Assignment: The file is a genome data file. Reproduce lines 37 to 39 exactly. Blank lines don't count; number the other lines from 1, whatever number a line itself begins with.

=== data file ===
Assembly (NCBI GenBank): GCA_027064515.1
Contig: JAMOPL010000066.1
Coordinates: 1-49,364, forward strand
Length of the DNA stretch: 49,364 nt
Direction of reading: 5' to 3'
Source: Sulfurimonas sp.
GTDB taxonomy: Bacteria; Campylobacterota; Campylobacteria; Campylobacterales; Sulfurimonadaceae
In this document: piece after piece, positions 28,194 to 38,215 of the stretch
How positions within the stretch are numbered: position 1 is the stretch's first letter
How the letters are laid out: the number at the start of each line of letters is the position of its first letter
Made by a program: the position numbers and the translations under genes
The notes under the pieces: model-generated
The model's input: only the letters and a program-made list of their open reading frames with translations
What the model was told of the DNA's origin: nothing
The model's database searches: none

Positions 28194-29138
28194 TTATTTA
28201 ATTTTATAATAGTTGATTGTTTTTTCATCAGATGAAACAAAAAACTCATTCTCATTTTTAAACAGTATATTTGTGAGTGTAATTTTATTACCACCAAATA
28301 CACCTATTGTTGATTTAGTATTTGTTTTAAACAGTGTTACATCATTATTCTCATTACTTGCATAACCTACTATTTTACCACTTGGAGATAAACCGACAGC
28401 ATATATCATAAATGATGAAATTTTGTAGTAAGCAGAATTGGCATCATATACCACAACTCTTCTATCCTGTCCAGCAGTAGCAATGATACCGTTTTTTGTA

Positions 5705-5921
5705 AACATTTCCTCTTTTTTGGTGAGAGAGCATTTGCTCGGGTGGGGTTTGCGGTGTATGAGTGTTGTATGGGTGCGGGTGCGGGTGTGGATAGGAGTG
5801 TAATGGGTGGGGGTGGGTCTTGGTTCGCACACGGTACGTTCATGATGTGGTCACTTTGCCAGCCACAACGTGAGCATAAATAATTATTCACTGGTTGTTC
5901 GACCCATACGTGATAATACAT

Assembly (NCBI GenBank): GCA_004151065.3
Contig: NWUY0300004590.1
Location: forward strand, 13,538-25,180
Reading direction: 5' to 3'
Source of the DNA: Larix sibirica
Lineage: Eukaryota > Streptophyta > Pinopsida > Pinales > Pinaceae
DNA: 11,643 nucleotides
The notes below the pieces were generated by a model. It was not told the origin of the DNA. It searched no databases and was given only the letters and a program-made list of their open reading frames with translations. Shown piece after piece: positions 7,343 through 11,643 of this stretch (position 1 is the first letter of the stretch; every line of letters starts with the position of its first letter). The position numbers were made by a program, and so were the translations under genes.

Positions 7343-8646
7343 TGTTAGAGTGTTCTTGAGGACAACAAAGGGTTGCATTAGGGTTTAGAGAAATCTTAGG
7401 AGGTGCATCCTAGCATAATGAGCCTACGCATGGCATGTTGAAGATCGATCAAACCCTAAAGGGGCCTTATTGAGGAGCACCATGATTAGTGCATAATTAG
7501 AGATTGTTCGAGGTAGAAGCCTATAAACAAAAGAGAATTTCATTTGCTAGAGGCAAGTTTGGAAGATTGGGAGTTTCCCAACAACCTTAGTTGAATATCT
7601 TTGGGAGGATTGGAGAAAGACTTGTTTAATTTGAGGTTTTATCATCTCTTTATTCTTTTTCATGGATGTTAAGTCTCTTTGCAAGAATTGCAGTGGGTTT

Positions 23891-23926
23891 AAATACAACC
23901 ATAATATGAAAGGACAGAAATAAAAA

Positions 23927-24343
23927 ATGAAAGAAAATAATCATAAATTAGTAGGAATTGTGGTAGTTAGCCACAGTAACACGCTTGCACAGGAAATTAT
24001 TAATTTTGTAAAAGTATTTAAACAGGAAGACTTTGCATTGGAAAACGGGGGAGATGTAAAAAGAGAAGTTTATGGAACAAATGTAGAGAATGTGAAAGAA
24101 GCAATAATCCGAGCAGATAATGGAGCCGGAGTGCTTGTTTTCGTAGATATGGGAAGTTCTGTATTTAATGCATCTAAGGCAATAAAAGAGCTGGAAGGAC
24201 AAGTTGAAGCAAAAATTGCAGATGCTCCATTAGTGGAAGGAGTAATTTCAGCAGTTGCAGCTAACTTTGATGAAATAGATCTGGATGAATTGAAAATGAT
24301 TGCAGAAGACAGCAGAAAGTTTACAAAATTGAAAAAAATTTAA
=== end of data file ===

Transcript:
7601 TTGGGAGGATTGGAGAAAGACTTGTTTAATTTGAGGTTTTATCATCTCTTTATTCTTTTTCATGGATGTTAAGTCTCTTTGCAAGAATTGCAGTGGGTTT

Positions 23891-23926
23891 AAATACAACC